Your website’s navigation menu is one of its defining features.
It is, quite literally, the interface by which people can work with your site (or not).It, along with the content you provide, determines whether visitors can accomplish their goals. Even if you have the most magnificent content on the web, it won’t be helpful and relevant without intuitive navigation.
The main website navigation menu has a huge impact on user experience in many ways:
- Navigation affects traffic in terms of organic search rankings.
- Navigation affects conversions by reducing friction for buys.
You might wonder if it’s a good idea to have your blog in your website navigation. Some marketers doubt this, especially before they have the traffic figures or analytics data to show the path users take to conversion.
It’s easy to get the mistaken impression that adding your blog to your website navigation leads users astray. After all, you probably have optimized landing pages in your menu that point straight to a conversion. So, why lead people back around to your blog?
Won’t they get caught up in your content ecosystem – and move away from a conversion?
It’s understandable why the thought might come up. But it doesn’t work in practice.
You should always put your blog in your website navigation menu.
1. Blog Content Fosters Trust
Blog content is where people decide they like you – really like you.
No matter what subject a blog post is on, it’s doing double duty: It persuades people that what you have to say matters. It also gives them a sense of whether your voice is a credible one.
While your text does a lot of the heavy lifting here, your navigation is part of the story. Every aspect of your site has the potential to make your brand look more professional (or less).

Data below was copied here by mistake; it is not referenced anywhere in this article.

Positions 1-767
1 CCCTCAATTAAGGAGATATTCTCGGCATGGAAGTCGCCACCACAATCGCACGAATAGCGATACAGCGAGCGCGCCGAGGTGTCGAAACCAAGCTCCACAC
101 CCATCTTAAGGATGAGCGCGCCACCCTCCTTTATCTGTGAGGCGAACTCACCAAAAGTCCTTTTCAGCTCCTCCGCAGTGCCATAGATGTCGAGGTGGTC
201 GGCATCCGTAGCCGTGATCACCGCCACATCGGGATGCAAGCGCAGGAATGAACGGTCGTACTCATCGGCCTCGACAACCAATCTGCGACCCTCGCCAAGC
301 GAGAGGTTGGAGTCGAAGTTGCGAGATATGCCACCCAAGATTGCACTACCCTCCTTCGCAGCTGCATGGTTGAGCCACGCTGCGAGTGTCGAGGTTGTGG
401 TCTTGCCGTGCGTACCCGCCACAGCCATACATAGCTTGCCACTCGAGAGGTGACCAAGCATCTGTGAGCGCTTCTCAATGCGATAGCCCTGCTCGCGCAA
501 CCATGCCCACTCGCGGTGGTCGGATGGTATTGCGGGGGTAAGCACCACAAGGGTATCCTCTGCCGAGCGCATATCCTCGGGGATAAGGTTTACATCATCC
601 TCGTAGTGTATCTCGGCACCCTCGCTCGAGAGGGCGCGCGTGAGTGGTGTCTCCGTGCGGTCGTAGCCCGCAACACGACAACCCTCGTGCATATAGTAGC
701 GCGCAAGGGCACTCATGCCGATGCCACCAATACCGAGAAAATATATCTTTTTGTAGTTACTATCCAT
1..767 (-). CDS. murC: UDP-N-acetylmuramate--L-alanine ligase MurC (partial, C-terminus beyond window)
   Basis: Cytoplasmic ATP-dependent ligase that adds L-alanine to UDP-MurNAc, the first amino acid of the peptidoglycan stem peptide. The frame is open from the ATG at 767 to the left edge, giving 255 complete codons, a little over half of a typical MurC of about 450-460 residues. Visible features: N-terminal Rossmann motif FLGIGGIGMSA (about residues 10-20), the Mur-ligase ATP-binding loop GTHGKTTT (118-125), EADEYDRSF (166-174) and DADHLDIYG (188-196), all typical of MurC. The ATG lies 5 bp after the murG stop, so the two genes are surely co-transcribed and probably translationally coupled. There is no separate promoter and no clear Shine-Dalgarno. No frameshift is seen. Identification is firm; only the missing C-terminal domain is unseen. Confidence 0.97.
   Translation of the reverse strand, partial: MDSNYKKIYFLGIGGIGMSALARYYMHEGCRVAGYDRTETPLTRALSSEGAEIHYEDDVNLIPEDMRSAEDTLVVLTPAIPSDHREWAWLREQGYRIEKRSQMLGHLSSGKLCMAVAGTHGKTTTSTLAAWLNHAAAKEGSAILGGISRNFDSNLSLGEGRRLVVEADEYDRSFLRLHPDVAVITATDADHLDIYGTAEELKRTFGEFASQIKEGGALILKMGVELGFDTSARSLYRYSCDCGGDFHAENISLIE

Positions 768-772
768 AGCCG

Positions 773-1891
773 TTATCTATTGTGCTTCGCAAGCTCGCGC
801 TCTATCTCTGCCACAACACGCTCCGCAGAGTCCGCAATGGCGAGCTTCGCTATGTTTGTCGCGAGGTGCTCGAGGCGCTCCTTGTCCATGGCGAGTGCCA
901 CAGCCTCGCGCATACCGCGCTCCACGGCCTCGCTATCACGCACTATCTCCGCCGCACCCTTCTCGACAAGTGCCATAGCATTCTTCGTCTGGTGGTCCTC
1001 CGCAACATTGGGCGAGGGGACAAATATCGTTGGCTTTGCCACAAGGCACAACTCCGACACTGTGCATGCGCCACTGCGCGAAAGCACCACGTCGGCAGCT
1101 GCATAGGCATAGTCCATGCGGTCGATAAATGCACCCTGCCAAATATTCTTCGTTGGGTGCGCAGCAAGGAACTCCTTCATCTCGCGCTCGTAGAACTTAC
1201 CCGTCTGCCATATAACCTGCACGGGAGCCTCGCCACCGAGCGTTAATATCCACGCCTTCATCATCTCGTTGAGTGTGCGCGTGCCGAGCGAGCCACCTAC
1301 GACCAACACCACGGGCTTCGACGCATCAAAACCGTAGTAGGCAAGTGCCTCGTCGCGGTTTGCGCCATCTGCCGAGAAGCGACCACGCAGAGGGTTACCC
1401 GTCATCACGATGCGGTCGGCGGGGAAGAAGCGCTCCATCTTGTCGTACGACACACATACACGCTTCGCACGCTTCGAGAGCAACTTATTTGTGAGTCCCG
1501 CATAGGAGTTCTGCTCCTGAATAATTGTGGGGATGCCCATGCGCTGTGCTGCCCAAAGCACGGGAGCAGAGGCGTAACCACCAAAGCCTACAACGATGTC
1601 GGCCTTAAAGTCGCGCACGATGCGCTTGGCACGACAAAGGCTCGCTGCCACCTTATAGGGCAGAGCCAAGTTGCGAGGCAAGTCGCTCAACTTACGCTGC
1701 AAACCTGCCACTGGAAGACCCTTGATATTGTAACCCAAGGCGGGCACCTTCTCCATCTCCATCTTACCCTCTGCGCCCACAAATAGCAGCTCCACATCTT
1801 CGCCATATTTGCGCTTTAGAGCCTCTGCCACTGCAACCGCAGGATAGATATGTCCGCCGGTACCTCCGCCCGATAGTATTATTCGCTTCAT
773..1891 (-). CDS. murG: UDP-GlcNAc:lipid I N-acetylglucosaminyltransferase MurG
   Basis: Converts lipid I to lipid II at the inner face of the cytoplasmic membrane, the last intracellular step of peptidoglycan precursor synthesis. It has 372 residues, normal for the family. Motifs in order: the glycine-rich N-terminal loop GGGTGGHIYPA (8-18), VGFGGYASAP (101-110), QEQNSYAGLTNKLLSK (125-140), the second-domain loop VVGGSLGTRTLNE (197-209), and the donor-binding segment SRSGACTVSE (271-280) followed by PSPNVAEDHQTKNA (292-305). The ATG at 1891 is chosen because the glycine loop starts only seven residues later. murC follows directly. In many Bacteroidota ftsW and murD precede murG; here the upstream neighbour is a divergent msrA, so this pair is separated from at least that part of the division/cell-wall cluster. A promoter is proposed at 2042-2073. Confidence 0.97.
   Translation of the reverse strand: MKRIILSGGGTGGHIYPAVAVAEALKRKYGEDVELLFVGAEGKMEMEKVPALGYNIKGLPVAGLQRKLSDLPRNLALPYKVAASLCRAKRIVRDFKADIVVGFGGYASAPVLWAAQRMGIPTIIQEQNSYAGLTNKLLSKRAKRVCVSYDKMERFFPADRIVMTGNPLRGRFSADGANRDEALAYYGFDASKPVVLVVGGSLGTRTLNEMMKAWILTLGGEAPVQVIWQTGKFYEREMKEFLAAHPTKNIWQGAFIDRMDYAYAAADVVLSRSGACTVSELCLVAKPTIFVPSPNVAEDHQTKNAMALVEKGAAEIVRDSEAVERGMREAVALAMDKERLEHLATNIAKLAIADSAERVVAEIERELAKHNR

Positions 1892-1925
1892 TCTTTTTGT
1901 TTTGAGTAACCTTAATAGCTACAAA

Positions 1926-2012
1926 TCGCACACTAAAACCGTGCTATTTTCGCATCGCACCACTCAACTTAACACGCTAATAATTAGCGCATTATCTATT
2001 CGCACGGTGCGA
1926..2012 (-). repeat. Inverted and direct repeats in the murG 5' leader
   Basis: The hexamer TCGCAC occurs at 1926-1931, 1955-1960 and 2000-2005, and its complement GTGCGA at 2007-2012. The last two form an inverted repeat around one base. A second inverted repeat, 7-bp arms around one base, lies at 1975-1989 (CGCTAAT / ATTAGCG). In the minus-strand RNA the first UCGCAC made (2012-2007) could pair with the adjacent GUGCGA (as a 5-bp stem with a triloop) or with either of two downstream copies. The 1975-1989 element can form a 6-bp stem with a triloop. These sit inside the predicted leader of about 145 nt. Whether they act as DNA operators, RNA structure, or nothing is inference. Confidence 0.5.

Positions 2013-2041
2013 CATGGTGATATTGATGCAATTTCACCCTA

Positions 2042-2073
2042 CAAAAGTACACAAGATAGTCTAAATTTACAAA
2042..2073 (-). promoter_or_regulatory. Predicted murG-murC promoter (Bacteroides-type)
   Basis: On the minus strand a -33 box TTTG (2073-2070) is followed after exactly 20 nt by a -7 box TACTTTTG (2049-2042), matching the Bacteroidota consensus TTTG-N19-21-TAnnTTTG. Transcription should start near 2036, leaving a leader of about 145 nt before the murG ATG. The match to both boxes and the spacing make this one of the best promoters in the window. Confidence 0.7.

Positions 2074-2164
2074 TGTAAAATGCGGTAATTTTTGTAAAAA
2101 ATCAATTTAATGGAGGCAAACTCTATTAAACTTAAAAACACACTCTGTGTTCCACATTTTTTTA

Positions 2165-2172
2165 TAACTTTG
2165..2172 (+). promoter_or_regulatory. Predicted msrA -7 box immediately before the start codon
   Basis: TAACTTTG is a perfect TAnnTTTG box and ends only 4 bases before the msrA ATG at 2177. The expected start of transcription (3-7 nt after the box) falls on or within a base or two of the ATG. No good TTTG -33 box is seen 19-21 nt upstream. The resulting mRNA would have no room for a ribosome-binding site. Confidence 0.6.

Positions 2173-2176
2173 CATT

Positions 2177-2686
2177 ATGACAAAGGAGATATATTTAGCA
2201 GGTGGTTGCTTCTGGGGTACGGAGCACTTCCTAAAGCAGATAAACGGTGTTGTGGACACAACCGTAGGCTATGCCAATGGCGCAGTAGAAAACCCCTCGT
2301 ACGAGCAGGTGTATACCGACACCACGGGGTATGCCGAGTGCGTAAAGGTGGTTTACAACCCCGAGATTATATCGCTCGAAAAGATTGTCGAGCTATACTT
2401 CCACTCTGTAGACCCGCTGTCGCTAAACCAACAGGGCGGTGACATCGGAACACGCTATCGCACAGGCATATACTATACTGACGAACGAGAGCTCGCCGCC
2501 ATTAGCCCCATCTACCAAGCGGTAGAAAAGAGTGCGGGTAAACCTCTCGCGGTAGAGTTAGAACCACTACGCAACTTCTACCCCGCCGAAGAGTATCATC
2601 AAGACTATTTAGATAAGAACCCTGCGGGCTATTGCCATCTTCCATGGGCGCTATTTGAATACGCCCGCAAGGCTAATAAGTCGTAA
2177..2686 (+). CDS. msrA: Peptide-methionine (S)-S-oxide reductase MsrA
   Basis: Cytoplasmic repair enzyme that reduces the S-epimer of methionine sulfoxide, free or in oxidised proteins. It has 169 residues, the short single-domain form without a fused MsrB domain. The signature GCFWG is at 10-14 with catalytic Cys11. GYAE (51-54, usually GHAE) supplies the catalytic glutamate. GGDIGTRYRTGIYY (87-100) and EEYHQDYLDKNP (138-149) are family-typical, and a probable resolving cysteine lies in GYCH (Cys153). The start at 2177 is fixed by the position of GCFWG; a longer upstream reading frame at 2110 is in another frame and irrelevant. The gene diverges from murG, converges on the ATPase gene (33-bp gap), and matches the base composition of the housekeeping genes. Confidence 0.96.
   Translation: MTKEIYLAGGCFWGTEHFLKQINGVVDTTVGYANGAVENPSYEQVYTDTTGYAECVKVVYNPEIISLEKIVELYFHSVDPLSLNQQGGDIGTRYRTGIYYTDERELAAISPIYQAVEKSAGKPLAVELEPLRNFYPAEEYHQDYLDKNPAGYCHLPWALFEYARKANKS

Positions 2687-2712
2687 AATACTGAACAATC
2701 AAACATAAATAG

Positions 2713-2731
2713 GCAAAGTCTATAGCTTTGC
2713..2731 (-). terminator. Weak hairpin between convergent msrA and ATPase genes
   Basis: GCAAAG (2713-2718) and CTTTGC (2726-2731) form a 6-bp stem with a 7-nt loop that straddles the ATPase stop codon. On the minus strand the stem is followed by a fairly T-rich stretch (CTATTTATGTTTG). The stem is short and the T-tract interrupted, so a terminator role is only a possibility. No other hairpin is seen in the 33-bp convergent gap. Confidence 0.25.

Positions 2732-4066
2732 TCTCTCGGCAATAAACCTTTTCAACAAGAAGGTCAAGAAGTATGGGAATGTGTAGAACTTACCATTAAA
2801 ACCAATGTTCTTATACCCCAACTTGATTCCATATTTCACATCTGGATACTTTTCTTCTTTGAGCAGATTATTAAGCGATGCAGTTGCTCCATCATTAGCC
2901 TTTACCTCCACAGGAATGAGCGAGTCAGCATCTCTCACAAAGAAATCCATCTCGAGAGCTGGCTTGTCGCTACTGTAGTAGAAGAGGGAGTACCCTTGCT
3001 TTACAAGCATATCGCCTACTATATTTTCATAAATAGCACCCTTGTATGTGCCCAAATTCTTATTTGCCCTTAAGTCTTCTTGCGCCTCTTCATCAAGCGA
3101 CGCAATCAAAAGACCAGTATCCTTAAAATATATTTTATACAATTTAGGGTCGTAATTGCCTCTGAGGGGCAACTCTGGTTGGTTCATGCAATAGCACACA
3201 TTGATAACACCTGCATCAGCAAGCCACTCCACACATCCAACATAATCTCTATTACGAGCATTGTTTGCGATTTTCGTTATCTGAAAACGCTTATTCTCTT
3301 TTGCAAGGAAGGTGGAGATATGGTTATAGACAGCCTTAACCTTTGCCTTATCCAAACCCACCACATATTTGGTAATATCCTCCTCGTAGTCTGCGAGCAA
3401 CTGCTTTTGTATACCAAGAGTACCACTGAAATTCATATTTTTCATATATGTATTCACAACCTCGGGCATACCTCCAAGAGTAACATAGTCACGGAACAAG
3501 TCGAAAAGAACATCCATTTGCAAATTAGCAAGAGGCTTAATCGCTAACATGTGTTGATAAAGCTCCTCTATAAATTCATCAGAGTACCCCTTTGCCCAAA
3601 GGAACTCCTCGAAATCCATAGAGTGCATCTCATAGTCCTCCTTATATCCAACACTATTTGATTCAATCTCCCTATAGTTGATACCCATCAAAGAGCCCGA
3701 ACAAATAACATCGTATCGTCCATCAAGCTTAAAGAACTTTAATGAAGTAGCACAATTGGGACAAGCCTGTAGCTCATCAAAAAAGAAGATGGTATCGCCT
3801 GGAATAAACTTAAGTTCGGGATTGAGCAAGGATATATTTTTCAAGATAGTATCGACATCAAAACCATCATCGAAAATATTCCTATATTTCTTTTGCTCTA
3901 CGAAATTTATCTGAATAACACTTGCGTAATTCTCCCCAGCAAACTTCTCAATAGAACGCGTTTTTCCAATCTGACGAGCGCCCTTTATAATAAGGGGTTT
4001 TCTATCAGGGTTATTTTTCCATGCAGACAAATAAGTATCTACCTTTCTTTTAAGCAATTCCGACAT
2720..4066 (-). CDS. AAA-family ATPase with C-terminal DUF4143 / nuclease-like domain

Each piece of blog content demonstrates you’re interested in creating long-term value, not just making a single sale. The effect is subtle, but it has a huge impact on how a brand is seen.
2. Blog Content Increases Dwell Time
The first time someone accesses your website, odds are good they aren’t ready to buy yet.
This is especially true in the B2B world, where it may take months before a decision maker is ready for a firm choice between several options. In the meantime, they need to remember who you are and at least a little of what you have to offer. That’s brand awareness.
Simply by ensuring people are in contact with your content for a longer period of time, you make it more likely they will remember you later. This remains true even if they don’t become marketing qualified leads (MQLs) while visiting your site – for example, by signing up to your email list.
People skim content to find the things they’re most interested in. Then and only then do they actually sit and read something that truly entices them. All of that adds to the dwell time they spend on individual pages and your site as a whole.
3. Blog Content Leads to Engagement
Blogs don’t just pull organic search traffic onto your site: They start a relationship.
Users can engage with your content in all kinds of ways, some of them not obvious. They may share it online, email friends about it, or send them links on a platform like Slack.
Not all these activities are obvious, but they are all taking place behind the scenes. And even though that action is pretty remote from a conversion, it makes one more likely.
4. Blog Content Creates Conversions
It’s crucial not to lose sight of the fact that blogging really does spark conversions.
Blogging is a major conversion engine. You can stoke it in three main ways:
- By ensuring each blog post ends with a strong, targeted call to action.
- By using respectful, yet compelling popup windows within your blog.
- Cross-linking related content so people encounter more CTAs in total.
If you don’t feel your blog is adding to conversions, there are design steps you can take to make it more conversion-focused. Then, a problem becomes a golden opportunity.
It’s essential your menu be short and sweet: It should lead only to the most important content.
What’s most important, of course, differs according to your audience. You’ll need to define the buyer personas for your offerings and the pain points they can be used to solve.
In general, strive to make sure your website navigation menu doesn’t break onto two lines on a desktop display of average width. Also optimize your site so it’s responsive to mobile displays and keeps menus bite-sized whether on a laptop, tablet, or smartphone.
Good luck creating great website navigation menus – and happy blogging!